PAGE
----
"Enlarge the Schengen area: Schengen's future must be marked by the expansion to those EU Member States that are not yet part of the Schengen area. This is both a legitimate expectation and a legal obligation for those countries evaluated as ready for accession," the commission said in a statement on its new strategy "Towards a stronger and more resilient Schengen area."
The new strategy is generally geared toward ensuring proper management of the bloc's external borders, strengthening the Schengen area internally, enhancing preparedness and governance, and expanding the Schengen area to accommodate those EU member states that are not yet part of it.
In light of the pandemic, as well as growing incidents of insecurity posed by terrorism and illegal migration, some members of the Schengen area have introduced temporary border control at internal borders. This action is in line with the Schengen Borders Code, which allows member states to temporarily reintroduce border control in the event of grave danger to internal security. However, such action is to be taken as a last resort and respect the proportionality principle — action must be in keeping with the aim pursued.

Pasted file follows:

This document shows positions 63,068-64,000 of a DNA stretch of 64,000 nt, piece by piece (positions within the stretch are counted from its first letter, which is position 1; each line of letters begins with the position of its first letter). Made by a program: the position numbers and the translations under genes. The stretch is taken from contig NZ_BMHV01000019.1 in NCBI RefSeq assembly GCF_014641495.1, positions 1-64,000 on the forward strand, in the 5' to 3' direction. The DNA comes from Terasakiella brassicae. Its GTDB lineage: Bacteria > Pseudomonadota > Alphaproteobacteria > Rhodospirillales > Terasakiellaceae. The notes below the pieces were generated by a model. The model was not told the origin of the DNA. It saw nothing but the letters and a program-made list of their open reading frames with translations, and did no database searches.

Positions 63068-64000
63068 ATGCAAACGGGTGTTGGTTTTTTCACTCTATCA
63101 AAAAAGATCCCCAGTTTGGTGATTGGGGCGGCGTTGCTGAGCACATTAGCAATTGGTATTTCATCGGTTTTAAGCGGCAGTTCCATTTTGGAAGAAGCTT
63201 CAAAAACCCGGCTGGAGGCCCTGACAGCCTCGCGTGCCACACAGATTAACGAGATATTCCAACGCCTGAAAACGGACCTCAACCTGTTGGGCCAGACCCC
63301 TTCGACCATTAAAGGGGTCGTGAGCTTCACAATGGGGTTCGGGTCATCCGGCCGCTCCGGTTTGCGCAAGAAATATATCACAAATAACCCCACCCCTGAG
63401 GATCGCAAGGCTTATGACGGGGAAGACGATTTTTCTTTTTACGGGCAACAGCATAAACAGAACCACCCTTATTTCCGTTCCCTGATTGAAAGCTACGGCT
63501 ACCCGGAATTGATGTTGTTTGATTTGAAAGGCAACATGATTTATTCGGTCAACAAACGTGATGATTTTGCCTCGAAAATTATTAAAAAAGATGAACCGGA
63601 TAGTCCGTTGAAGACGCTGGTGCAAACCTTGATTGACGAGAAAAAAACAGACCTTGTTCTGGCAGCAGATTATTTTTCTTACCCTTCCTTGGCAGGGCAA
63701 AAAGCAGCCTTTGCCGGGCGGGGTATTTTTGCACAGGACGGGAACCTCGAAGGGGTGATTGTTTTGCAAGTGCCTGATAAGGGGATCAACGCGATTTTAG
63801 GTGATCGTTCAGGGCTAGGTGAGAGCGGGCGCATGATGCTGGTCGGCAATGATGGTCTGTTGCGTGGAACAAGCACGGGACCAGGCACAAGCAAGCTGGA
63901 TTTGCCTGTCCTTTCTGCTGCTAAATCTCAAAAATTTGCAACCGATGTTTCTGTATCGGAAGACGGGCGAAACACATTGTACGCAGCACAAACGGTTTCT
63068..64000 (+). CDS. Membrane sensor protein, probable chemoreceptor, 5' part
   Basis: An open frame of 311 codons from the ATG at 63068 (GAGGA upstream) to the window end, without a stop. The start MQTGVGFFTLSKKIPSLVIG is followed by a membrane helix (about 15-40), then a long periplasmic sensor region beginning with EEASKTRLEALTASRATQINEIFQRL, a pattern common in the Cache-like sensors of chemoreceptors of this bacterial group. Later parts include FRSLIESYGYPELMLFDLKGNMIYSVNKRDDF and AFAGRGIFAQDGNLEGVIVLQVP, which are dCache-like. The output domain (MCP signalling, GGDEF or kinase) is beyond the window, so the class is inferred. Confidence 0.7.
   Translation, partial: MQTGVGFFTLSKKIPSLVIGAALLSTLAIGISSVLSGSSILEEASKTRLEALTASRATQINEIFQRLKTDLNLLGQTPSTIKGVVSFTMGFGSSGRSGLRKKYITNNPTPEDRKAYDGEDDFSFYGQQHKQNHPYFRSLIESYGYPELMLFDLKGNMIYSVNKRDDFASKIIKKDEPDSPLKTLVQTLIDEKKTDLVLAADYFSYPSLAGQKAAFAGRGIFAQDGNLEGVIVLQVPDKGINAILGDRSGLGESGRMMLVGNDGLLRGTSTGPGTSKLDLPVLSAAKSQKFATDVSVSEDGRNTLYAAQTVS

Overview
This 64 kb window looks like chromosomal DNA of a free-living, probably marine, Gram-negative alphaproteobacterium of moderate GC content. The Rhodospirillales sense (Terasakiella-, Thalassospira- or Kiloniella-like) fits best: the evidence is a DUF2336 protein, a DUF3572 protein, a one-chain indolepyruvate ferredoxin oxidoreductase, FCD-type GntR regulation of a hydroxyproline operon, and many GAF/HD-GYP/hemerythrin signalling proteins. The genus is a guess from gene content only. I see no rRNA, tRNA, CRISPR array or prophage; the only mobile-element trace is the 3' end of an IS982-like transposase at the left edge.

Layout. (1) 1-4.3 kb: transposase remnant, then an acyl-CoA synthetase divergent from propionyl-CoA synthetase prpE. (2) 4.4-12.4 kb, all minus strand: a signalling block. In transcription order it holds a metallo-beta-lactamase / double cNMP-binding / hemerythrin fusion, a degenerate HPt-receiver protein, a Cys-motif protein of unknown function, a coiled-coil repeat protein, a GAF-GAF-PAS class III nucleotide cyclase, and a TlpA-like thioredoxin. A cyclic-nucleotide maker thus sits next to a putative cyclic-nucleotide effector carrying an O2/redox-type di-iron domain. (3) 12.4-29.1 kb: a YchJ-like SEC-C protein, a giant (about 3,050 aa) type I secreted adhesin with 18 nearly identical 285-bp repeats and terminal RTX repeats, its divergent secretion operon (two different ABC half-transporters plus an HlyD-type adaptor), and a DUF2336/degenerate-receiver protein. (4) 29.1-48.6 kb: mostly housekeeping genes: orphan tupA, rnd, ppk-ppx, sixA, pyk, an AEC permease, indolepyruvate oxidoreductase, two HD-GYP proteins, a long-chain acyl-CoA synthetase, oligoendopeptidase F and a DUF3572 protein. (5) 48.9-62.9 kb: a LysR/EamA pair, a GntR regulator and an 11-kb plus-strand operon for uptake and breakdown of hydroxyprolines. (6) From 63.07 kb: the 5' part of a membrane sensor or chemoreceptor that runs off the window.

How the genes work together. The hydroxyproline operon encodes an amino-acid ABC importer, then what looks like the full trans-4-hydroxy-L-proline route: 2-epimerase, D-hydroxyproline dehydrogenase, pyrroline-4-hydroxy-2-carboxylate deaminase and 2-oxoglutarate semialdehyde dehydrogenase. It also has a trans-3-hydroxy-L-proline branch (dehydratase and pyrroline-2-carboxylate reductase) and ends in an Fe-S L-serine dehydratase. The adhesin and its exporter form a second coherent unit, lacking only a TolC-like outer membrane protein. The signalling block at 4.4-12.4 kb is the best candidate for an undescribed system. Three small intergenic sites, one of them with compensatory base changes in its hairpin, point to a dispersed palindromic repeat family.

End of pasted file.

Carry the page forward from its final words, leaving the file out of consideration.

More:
Most EU members are part of the Schengen area except for Ireland, Romania, Bulgaria, Croatia, and Cyprus.
On the other hand, countries such as Norway, Iceland, Switzerland, and Lichtenstein, which are not EU members, are part of the Schengen area.